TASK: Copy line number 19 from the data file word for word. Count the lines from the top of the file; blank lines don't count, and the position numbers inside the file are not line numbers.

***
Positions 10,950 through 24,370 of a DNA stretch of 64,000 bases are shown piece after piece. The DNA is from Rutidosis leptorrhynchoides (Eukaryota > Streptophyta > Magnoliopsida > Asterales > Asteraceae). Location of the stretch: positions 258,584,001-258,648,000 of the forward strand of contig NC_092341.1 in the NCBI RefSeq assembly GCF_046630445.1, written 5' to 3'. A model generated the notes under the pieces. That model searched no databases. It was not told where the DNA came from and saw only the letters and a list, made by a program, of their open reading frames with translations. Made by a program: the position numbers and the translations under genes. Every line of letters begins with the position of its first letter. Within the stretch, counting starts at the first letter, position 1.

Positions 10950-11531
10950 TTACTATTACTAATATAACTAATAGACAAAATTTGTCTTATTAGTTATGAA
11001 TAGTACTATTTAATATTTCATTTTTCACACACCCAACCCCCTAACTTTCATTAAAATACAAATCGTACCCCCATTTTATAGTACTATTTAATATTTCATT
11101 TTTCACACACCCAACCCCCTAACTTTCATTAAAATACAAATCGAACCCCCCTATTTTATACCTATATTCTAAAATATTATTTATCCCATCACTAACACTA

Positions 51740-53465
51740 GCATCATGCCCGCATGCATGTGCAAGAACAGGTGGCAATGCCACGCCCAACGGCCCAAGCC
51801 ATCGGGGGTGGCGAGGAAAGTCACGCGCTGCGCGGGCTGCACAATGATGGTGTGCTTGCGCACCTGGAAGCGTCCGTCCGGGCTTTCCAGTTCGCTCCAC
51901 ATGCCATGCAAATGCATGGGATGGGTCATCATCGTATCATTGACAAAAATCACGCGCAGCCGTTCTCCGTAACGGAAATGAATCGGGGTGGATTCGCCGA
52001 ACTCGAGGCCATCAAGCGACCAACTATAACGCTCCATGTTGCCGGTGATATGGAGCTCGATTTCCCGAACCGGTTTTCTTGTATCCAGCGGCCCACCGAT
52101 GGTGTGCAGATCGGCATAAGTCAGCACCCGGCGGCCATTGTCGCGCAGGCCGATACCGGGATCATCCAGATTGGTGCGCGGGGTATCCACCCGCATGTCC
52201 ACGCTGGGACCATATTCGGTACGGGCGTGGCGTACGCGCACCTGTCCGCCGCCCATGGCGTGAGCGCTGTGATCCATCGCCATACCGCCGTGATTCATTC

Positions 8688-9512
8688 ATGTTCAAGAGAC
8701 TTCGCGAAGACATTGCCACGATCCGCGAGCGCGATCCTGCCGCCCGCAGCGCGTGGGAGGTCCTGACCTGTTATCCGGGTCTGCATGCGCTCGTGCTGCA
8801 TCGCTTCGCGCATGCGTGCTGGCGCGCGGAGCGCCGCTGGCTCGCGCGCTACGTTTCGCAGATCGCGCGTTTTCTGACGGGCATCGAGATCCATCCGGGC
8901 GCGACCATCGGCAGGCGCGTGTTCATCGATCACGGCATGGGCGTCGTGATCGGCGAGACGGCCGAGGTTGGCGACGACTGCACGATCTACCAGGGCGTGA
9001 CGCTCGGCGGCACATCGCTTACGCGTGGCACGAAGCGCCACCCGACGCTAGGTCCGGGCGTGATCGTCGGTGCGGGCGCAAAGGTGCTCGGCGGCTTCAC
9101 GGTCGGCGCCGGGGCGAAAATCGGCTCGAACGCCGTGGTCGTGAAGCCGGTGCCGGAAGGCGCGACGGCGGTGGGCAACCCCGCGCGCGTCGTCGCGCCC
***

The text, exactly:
9101 GGTCGGCGCCGGGGCGAAAATCGGCTCGAACGCCGTGGTCGTGAAGCCGGTGCCGGAAGGCGCGACGGCGGTGGGCAACCCCGCGCGCGTCGTCGCGCCC